Elon Musk just became a tool for Erdogan against Turkish opposition
ERBIL (Kurdistan 24) – “Tesla’s owner Elon visited us. Not you, Muharrem.”
Thus, addressed the Turkish President Recep Tayyip Erdogan on Sunday to his most prominent rival Muharrem Ince in the run-up to this month’s presidential and general elections, citing Tesla Inc chief executive and SpaceX Elon Musk’s meeting with him in late 2017 in Ankara.
In the Turkish language, people in influential positions refer to themselves in the first-person plural instead of the singular to “show humbleness.”
Erdogan, the incumbent, was talking to a rally his Islamist-rooted Justice and Development Party (AKP) held in the northwestern metropolitan city of Kocaeli, a 1.8 million urban area of heavy industry with a large worker population majority originally from Central Anatolia and the Kurdish region.
It was the second time since he announced snap polls back in April that the Turkish strongman proudly used Musk’s sitting down with him as an argument against Ince, a former high school physics teacher.
“Some time ago Elon Musk visited me. The famous Tesla’s owner. Did he visit you? He visited me! I have started meeting with those [like him]. We are talking about the technology of the future,” Erdogan had said during another election rally.
During his trip to Ankara, the Tech billionaire had discussed with Erdogan rocket launches by Turkey’s national satellite firm and cooperation between his companies and Turkish firms.
Apart from high-tech and “perhaps sending astronauts, etc. to space,” Erdogan has also promised to build teahouses with books where people can enjoy “free tea and cakes” in a country that has blocked Wikipedia since April 2017.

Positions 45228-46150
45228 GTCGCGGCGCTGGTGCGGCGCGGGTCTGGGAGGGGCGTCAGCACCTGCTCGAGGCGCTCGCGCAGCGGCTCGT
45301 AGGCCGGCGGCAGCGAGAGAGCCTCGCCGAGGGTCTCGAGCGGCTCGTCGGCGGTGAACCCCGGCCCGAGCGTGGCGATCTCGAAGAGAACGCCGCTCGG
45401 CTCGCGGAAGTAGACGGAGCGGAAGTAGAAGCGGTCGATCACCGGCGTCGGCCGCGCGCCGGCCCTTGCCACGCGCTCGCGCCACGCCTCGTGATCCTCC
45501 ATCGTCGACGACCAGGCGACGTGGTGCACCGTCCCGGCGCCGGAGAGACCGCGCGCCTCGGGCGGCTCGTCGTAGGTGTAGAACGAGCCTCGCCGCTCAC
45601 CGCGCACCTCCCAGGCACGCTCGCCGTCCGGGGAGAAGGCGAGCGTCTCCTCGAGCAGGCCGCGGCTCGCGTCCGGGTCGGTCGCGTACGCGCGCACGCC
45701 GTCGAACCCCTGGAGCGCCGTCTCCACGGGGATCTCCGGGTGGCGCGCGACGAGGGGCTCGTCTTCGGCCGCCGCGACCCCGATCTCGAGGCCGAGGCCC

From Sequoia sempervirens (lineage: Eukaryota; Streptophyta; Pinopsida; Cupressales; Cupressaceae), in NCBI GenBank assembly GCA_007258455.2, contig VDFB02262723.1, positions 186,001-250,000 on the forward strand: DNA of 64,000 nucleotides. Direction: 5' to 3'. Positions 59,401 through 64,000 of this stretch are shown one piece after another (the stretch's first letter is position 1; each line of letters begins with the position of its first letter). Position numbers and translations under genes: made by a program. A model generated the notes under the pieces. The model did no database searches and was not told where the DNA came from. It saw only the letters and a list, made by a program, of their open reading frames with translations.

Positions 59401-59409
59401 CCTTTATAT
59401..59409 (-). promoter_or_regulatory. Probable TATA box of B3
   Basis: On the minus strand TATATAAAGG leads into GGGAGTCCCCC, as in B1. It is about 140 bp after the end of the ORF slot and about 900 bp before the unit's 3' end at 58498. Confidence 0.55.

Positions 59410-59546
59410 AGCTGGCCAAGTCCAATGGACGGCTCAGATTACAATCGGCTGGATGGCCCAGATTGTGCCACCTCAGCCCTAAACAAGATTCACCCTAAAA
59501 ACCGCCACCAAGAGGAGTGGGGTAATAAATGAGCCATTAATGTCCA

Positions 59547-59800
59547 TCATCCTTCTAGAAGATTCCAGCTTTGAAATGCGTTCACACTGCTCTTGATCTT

Ince is a sitting lawmaker of the secularist opposition Republican People’s Party (CHP) and a combative politician who, many Turkish pundits argue, put Erdogan into a defensive position for the first time in over 15 years.
Ince has urged Erdogan to prove that he has a university degree, one of the requirements of nomination to the office of president, by making a BA degree certificate public.
Despite being challenged by other rivals, Erdogan has consistently refused to appear in a televised debate, though he targets them with accusations of being anti-Islam, destroying mosques, receiving support from Western countries and supporting “terrorism.”
Erdogan’s other rival for president, Selahattin Demirtas, the country’s most influential Kurdish politician and former Co-leader of the left-wing Peoples’ Democratic Party (HDP), is in prison.
This is the first time in modern Turkey’s history and the only current such case in the world that a candidate is running for president from behind bars.
Ince’s prison visit last month to Demirtas has become an oft-repeated talking point to delegitimize CHP and HDP “terrorist sympathizers.”
“Didn’t Muharrem see the person who is the leader of terrorism,” Erdogan has said several times over the week, although Demirtas has not been convicted of any crime and charges against him are based on his political speeches and activities.
Authorities keep him detained for over 18 months now as prosecutors demand up to 142 years in jail for ties with the Kurdistan Workers’ Party (PKK)—a group fighting Ankara for larger Kurdish rights—and “terrorism.”
Editing by Karzan Sulaivany